Wednesday, July 11, 2018

Karl Marx: Hate and Totalitarianism

From Life Site:
The thought of Karl Marx, a German political agitator whose theory of “scientific socialism” wreaked havoc on the world for most of the 20th century, would seem to have been consigned to the ash heap of history following the fall of the Eastern Bloc communist regimes from 1989 to 1991. After decades of mass murder claiming tens of millions of victims, as well as the totalitarian oppression of hundreds of millions more, the reputation of Marxism had been destroyed almost completely, seemingly assuring its final demise.

However, a resurgence of interest in Marx’s thought has been ongoing since 2008, when the global economic crisis led many to question the viability of the capitalist system, always the main object of Marxist criticism. Now the 200th anniversary of the birth of Marx (on May 5th) is being hailed openly by mainstream thinkers and even Catholic clergy as a cause for respectful commemoration, if not outright celebration.

The New York Times published an open endorsement of Marx’s thought, “Happy Birthday, Karl Marx. You Were Right!” in which a philosophy professor praises Marx’s “ruthless criticism of all that exists,” and congratulates activists for applying Marxist class theory to race and gender. Britain’s left-wing Guardian newspaper also praised Marx in a recent article commemorating his birthday, but was more circumspect in its tone, claiming that he had prophesied the excesses of modern capitalism, but regarding his solution for “how to get out of it” as “less helpful.”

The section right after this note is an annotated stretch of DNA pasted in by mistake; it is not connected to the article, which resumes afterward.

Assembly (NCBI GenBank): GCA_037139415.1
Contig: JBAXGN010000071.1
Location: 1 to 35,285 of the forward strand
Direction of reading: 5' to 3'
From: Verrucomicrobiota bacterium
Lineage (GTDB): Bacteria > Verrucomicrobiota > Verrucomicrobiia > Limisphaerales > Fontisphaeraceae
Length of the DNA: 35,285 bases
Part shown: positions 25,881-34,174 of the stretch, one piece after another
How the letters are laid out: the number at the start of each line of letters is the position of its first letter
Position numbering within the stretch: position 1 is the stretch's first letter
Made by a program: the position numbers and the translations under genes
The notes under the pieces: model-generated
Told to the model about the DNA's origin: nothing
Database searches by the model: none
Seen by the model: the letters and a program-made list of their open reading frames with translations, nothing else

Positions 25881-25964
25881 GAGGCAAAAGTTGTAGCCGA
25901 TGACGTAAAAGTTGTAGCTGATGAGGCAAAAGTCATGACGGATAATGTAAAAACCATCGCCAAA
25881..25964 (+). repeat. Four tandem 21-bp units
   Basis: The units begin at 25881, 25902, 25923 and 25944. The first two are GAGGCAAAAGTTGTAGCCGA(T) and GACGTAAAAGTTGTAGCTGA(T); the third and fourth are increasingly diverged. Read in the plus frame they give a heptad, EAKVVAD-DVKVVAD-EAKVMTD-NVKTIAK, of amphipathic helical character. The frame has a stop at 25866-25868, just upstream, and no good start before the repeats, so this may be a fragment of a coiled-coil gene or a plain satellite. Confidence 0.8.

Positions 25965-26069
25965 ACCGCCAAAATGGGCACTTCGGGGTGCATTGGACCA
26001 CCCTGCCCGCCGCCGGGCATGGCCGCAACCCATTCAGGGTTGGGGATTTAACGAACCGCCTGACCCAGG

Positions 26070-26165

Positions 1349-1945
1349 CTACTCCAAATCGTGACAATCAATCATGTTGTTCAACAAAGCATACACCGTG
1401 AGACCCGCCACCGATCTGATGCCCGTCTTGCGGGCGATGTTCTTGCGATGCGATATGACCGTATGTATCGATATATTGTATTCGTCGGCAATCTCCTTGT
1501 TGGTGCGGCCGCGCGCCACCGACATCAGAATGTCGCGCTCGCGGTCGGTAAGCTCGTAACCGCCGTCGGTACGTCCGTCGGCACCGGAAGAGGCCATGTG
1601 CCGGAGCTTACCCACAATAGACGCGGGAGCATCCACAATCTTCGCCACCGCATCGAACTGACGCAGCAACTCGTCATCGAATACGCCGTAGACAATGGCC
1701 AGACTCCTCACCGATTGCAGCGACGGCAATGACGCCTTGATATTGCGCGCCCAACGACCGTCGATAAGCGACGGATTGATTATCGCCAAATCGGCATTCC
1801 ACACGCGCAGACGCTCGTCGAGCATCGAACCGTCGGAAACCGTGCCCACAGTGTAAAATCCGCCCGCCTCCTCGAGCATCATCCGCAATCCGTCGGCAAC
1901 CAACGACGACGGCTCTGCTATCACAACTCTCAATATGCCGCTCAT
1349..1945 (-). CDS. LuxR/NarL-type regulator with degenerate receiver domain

Official government commemorations of Marx’s birthday have also contributed to the celebratory atmosphere. The German government issued a commemorative postage stamp with an image of Marx on a red background. The government of China, which is still officially Marxist while actually capitalist, has paid for the erection of a statue of Marx in his hometown of Trier, Germany. Chinese President Xi Jinping, who has been pushing for a revival of Marxism in China to shore up his increasingly dictatorial regime, gave a speech in April beneath a portrait of the Communist saint, praising Karl Marx as “the greatest thinker of modern times,” adding, “We must continuously improve the ability to use Marxism to analyze and solve practical problems.”

Amazingly, even highly-ranked Catholic clerics, such as Cardinal Reinhard Marx, are openly praising the communist’s writings as “fascinating,” opining that the Karl Marx’s Communist Manifesto has “an energy” and “a great language” which “quite impressed” him. Cardinal Marx is close to Pope Francis, who has made both positive and negative statements about Marxism, contributing to an atmosphere of ambiguity on the topic. (Read more.)

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